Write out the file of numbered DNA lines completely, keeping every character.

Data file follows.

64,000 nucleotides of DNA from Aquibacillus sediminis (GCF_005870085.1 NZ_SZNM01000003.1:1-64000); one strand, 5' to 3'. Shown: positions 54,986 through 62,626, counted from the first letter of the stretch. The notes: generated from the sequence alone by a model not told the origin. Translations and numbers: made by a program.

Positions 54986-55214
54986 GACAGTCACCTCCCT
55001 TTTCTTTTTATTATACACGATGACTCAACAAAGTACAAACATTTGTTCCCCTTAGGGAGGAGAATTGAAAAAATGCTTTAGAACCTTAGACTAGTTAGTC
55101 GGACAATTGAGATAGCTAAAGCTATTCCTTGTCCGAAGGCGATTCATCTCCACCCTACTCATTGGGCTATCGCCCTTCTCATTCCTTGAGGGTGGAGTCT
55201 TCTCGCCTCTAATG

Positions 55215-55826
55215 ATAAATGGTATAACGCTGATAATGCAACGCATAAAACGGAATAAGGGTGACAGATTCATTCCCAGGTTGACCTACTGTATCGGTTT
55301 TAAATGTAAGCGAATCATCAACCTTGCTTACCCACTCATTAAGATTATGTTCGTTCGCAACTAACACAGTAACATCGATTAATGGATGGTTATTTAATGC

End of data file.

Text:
64,000 nucleotides of DNA from Aquibacillus sediminis (GCF_005870085.1 NZ_SZNM01000003.1:1-64000); one strand, 5' to 3'. Shown: positions 54,986 through 62,626, counted from the first letter of the stretch. The notes: generated from the sequence alone by a model not told the origin. Translations and numbers: made by a program.

Positions 54986-55214
54986 GACAGTCACCTCCCT
55001 TTTCTTTTTATTATACACGATGACTCAACAAAGTACAAACATTTGTTCCCCTTAGGGAGGAGAATTGAAAAAATGCTTTAGAACCTTAGACTAGTTAGTC
55101 GGACAATTGAGATAGCTAAAGCTATTCCTTGTCCGAAGGCGATTCATCTCCACCCTACTCATTGGGCTATCGCCCTTCTCATTCCTTGAGGGTGGAGTCT
55201 TCTCGCCTCTAATG

Positions 55215-55826
55215 ATAAATGGTATAACGCTGATAATGCAACGCATAAAACGGAATAAGGGTGACAGATTCATTCCCAGGTTGACCTACTGTATCGGTTT
55301 TAAATGTAAGCGAATCATCAACCTTGCTTACCCACTCATTAAGATTATGTTCGTTCGCAACTAACACAGTAACATCGATTAATGGATGGTTATTTAATGC